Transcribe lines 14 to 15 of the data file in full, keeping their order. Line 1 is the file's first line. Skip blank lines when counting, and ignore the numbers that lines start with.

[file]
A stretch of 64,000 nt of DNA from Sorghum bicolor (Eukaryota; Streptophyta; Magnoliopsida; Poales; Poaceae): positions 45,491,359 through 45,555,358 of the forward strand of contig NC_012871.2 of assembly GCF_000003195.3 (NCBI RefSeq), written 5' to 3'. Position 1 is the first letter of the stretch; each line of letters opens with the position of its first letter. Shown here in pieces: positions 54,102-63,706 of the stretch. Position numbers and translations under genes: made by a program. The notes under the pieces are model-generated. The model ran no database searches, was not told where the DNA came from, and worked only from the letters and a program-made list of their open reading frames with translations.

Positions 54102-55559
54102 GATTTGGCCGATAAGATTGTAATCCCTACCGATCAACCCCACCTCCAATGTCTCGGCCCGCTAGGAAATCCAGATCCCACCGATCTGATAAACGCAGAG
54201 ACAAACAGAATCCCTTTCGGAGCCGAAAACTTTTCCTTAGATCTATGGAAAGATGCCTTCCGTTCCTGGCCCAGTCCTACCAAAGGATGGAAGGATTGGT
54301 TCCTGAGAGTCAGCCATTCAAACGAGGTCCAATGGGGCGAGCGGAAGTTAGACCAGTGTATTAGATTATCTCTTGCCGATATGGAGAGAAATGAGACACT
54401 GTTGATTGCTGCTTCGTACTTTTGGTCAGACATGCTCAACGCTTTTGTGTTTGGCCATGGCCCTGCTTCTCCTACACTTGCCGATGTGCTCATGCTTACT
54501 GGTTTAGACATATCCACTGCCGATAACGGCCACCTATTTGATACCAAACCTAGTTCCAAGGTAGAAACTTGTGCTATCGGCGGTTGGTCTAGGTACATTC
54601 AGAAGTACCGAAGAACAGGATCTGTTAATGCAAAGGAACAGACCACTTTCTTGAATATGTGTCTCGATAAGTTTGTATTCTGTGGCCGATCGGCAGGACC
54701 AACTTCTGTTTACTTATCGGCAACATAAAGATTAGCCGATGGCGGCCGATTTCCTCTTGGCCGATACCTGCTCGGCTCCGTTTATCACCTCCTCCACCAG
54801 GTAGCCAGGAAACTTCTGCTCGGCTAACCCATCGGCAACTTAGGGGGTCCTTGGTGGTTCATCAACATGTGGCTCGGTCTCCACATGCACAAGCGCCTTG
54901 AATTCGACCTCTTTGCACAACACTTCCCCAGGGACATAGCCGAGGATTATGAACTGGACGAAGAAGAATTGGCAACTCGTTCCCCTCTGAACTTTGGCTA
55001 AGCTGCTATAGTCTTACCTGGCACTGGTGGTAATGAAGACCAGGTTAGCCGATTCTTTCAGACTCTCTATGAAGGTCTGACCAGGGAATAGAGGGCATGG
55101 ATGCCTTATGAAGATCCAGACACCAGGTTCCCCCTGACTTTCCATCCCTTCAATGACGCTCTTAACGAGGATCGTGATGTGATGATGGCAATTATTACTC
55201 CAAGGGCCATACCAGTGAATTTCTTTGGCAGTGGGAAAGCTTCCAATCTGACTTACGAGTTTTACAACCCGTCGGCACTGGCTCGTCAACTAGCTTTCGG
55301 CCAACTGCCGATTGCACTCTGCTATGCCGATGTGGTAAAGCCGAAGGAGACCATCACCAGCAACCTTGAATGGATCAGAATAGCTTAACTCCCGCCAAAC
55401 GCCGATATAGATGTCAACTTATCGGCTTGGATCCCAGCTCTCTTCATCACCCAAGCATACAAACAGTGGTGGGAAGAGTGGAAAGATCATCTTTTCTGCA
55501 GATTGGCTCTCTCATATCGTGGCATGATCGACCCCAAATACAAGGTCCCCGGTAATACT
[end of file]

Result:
55201 CAAGGGCCATACCAGTGAATTTCTTTGGCAGTGGGAAAGCTTCCAATCTGACTTACGAGTTTTACAACCCGTCGGCACTGGCTCGTCAACTAGCTTTCGG
55301 CCAACTGCCGATTGCACTCTGCTATGCCGATGTGGTAAAGCCGAAGGAGACCATCACCAGCAACCTTGAATGGATCAGAATAGCTTAACTCCCGCCAAAC